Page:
Is an MBA Worth it for Mid-Career Change and Advancement?
If you've found yourself in the middle of your career wondering is a Master’s of Business Administration (MBA) is worth it, you're not alone. According to a New York Times Article, "Learning Curves on the Career Path," New York University's Emily Westerman, director of the office of career management, said there is an increase in people considering career changes1 but knowing the value of an MBA at this stage of your career means having the right information to help you make the best decision.
When to Consider an MBA in Mid-Career Advancement
According to Cron.com, the designation for those who are defined as "mid-career workers" are professionals who have ten or more years of professional experience––and many seek out "more challenging roles and additional responsibilities."2
Though, as professionals progress through their careers, making a change like returning to school for an MBA can feel risky. After many years in a certain career, it may feel challenging to leave given the stability of steady income, retirement benefits, long-term employment, and a good reputation built over years in a role. But making the investment at this stage in your career may bring a good return and payoff. In one study, approximately 59 percent of employers reported they were "very satisfied" with MBA graduate employees' work performances.3
In certain fields, the outlook is stable for those seeking an MBA; in securities, commodities and financial analysis, where many professionals seek an MBA, the job growth outlook is 11 percent through 2022.4
Those With Experience May Be Well-suited for an MBA Program
Though it's not uncommon for 20-somethings transitioning from an undergraduate program to enroll in an MBA program, job seeking guide site WetFeet states that some business schools focus on candidates who have some real world experience.5 The more real-world experience you have, the more you may be able to contribute to your program, your cohort and to apply your prior experience to the problems you'll solve in your MBA program.
And if you're seeking to make a career change, the skills you learn in an MBA may be transferable across industries, which may increase your competitiveness.
Is an MBA Worth It?
Some industries target MBAs. The government, historically a sector with long-term job security, has done so for over a decade, according to GovCentral. From NASA to the U.S. Postal Service or Securities and Exchange Commission (SEC), agencies have sought candidates with MBAs for both MBA contract appointment programs and long-term positions.6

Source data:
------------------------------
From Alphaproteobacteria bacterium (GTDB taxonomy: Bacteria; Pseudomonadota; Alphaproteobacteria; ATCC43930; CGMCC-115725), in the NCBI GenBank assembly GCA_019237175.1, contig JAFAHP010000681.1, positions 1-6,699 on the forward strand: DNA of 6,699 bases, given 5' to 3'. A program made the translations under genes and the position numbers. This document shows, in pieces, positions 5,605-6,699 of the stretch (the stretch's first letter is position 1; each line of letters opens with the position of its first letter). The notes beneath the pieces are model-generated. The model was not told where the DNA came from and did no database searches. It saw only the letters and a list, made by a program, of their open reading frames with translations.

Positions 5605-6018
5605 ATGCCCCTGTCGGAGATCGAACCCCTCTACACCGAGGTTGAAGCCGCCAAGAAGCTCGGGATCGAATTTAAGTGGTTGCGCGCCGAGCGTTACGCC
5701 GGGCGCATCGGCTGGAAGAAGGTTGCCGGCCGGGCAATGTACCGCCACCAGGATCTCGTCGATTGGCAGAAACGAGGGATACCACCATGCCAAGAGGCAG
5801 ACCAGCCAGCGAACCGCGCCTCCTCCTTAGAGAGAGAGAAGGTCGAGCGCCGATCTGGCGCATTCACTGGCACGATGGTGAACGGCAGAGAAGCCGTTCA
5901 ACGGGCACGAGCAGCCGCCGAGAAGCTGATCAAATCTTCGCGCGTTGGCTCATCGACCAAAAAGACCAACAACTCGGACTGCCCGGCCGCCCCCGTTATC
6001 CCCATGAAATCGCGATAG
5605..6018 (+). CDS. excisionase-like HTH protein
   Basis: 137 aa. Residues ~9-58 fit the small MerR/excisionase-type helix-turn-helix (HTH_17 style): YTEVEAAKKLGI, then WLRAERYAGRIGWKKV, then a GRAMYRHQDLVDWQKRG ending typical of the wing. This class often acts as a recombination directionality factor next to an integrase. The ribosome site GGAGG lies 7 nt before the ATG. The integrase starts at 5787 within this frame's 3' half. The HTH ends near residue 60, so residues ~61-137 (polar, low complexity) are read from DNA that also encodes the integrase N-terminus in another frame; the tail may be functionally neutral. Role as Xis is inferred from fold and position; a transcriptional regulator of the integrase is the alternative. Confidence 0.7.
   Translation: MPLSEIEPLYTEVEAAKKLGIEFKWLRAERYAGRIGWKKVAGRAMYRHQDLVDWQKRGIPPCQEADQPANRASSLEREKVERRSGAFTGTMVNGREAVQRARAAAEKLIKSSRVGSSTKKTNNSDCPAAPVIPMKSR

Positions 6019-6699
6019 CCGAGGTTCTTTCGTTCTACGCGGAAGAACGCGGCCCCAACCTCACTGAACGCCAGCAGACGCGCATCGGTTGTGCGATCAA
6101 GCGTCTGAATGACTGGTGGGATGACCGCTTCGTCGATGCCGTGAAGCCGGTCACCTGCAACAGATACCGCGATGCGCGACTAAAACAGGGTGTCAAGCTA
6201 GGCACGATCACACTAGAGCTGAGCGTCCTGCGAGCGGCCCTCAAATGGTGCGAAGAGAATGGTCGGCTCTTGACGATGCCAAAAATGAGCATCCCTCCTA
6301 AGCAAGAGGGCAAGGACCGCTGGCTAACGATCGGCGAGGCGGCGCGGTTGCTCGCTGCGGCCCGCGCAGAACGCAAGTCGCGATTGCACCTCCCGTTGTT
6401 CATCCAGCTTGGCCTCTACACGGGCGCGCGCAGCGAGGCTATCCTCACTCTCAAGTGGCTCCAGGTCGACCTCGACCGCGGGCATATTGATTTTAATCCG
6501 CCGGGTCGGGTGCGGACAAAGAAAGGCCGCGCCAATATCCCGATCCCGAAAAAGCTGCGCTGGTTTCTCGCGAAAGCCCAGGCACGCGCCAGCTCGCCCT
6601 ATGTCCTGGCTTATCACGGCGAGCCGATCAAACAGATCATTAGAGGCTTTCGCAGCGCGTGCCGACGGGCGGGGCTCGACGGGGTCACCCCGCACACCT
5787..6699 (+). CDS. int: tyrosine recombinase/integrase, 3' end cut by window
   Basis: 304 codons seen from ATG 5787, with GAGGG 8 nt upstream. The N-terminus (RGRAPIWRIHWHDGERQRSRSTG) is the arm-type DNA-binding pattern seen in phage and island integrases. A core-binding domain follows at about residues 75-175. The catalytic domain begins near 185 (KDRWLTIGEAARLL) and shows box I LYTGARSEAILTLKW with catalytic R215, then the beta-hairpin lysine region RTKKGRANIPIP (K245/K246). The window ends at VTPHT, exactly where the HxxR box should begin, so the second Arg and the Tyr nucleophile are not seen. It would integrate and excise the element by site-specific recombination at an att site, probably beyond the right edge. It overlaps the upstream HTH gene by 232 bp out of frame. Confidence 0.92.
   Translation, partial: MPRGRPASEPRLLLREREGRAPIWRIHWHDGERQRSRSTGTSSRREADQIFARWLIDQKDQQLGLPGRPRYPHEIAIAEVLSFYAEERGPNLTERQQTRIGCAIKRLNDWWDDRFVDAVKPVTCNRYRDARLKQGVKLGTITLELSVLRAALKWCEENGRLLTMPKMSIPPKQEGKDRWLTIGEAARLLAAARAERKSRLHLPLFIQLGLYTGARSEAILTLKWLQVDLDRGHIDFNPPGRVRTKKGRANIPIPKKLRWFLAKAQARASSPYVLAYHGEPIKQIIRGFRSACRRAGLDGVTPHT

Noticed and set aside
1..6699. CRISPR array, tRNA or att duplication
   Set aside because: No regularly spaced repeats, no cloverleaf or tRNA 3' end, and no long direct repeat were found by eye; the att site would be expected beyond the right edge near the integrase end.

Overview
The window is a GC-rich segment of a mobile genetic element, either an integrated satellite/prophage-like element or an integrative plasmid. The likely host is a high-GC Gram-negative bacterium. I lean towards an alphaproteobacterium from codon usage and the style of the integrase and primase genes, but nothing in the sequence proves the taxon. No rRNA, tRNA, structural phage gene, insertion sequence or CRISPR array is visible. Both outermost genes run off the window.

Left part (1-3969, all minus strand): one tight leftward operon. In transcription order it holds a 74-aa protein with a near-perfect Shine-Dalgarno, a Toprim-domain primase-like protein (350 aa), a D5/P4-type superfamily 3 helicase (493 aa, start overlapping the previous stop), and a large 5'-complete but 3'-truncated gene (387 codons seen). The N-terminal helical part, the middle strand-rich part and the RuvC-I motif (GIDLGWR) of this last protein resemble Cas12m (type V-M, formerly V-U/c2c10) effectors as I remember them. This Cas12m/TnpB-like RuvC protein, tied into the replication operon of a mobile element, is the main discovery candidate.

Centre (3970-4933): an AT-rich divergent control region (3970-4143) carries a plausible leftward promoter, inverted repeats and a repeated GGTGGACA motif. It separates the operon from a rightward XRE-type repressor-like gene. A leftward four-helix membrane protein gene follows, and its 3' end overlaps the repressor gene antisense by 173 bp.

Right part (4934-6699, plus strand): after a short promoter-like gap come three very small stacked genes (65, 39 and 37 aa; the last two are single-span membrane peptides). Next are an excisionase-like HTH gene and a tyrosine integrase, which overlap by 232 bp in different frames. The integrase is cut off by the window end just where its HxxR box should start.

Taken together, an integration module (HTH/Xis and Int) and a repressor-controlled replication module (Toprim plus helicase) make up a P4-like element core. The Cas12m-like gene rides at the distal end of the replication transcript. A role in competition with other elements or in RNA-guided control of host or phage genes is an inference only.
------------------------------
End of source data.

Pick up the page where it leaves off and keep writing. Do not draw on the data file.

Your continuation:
Overall, consider these questions to answer for yourself when deciding whether an MBA is worth it.
- Does an MBA offer the skills I will need for my career goals?
- What can my budget accommodate, and what resources are available?
- Have I sought out others in the field, including recruiters, potential employers and those with MBAs for information on whether an MBA may be beneficial to employment in my field and region?
For students who qualify, scholarships may also offset program costs, which may decrease the cost of returning to school at this stage in your career. And in some cases, employers do offer tuition reimbursement--and making a case for one with your employer can make sense, particularly if you've given many years to the company.
If you've found yourself unable to advance in your career with many years invested, the additional education, skills, network and, ultimately, the degree you'll earn from an MBA program may afford you much greater opportunity to reach your career goals.
Thinking about returning to school but don't want to start from scratch? View our Transfer-In Credits Guide.
1New York Times, "Learning Curves on the Career Path," on the internet at http://www.nytimes.com/2010/08/26/education/26JOBS.html?pagewanted=all&_r=1 (visited 4/19/2015)
2Cron, What Does Mid-Career Professional Mean? on the internet at http://work.chron.com/midcareer-professional-mean-29000.html (visited 2/27/15)
3Graduate Management Admission Council (GMAC), Corporate Recruiters' Survey, 2011 General Data Report, on the internet at http://files.eric.ed.gov/fulltext/ED540683.pdf (visited 4/19/15)
4Bureau of Labor and Statistics (BLS), Occupational Outlook Handbook 2012, on the internet at http://www.bls.gov/ooh/sales/securities-commodities-and-financial-services-sales-agents.htm#tab-4 (visited on 4/19/15)
5Wetfeet, Who Should Get an MBA and Who Shouldn't, on the internet at http://schools.wetfeet.com/advice-tools/career-planning/who-should-get-an-mbaand-who-shouldnt (visited 2/27/15)
6GovCentral Masters of Business Administration, on the internet at http://govcentral.monster.com/education/articles/2733-master-of-business-administration-mba (visited on 2/27/15)